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The Layout Protocol in iOS 16. A practical look at the new protocol… | by Mark Lucking | Oct, 2022


A practical look at the new protocol introduced in SwiftUI

Photo by Esther Jiao on Unsplash

When I started coding, there were no frameworks to speak of. When you wanted to plot a circle on the screen, it took dozens or more lines of code than today. As science has developed, the concept of abstraction and frameworks has become the way forward.

Today, if I want to draw a circle using the SwiftUI framework, it takes just a couple of lines. It is good, but there is a price to pay; the higher the abstraction, the less flexibility you have, a trade-off.

When Apple launched SwiftUI, one of the goals was to make the layout of screens far easier than it has been for the past two decades with UIKit. It introduces three primary containers to lay out your windows: HStack, VStack, and ZStack. But for some, it was too high a price to do the layouts they had gotten used to in UIKit. They looked complex and messy in SwiftUI.

Apple has tried to address this by introducing the layout protocol, exposing the underbelly of those principle containers so that you can change how they behave. Join me in this article to look at some practical uses and implementations of this new protocol to let us create our containers with their own layout rules.

Let me start with this template in which I can switch between different layouts, defining new ones as I go along:

What your looking at here is a view on which you can select any of the standard layouts and move between them using the layout protocol.

Moving between different containers with the layout protocol in SwiftUI

So far, nothing new here.

Let us add some code to create a new layout. What I want to do is have my four views in a square. Within the layout protocol, I need to define two methods. This is the basic code:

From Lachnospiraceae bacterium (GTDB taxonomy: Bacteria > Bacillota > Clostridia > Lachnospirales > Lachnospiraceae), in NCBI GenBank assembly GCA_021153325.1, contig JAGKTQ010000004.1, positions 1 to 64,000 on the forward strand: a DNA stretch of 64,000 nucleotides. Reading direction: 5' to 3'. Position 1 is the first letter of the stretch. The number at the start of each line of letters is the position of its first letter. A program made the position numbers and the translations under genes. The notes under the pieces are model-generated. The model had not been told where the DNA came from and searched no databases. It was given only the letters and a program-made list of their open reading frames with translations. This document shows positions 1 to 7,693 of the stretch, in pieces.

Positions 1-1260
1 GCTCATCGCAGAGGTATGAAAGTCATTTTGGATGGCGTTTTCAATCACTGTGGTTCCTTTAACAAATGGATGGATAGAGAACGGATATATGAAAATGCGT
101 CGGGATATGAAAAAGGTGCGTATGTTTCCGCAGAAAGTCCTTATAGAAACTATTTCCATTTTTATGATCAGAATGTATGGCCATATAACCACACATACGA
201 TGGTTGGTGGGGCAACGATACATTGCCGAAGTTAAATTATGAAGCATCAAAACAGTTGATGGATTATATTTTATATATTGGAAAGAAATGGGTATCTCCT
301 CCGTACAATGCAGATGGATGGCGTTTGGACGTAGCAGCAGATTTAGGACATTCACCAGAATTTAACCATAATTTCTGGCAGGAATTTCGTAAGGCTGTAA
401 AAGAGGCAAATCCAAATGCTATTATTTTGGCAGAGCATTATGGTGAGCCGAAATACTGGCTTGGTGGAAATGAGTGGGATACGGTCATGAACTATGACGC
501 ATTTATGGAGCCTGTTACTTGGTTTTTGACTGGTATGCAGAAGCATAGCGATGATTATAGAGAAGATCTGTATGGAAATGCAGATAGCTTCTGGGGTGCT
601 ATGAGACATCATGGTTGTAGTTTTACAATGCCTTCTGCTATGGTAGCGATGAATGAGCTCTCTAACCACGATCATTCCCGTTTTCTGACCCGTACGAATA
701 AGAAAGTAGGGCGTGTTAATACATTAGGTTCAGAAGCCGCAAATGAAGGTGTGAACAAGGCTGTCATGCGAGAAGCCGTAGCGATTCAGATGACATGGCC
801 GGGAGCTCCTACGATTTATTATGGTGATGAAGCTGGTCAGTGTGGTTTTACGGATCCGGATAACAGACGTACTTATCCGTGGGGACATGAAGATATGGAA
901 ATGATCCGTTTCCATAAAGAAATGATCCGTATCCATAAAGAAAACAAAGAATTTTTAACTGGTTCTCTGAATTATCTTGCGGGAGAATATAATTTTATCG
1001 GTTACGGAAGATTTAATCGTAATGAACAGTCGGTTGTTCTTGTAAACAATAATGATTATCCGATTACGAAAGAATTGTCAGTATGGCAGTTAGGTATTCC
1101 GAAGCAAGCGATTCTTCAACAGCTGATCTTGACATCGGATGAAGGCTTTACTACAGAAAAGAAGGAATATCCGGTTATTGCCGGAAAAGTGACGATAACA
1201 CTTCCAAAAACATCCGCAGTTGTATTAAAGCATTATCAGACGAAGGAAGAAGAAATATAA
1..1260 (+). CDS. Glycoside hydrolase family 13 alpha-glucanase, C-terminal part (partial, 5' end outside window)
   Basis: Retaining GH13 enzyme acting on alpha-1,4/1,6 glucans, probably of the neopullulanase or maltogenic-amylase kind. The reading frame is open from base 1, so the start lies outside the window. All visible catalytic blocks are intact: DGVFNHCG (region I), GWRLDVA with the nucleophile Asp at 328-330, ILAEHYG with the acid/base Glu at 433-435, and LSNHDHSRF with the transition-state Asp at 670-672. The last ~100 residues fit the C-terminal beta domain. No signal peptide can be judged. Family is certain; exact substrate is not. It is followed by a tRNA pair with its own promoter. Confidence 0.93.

A simple example of the layout protocol

Now, add this to the enum Algo and try it out:

Switching between the standard views and the custom one

The beauty here in the abstraction — to do this without the layout protocol is possible, but the code would be far more complex.

But, I know what you are thinking, they are not the corners. I want to place the views in the corners. Here is another version of the same code:

This places the views in the corners, as you might expect. Note that I set a border around it so that you can see what is happening better as I switch containers.

Switching between the standard views and the custom one

Of course, if you watched the WWDC20 video on this, they do an even more complex layout — one based on a circle. Here is the code behind that:

This animated GIF shows what it looks like.

Switching between the standard views and the custom one

All of which brings me to the end of this tour. I hope you learned something as you read through it; I certainly did writing it.



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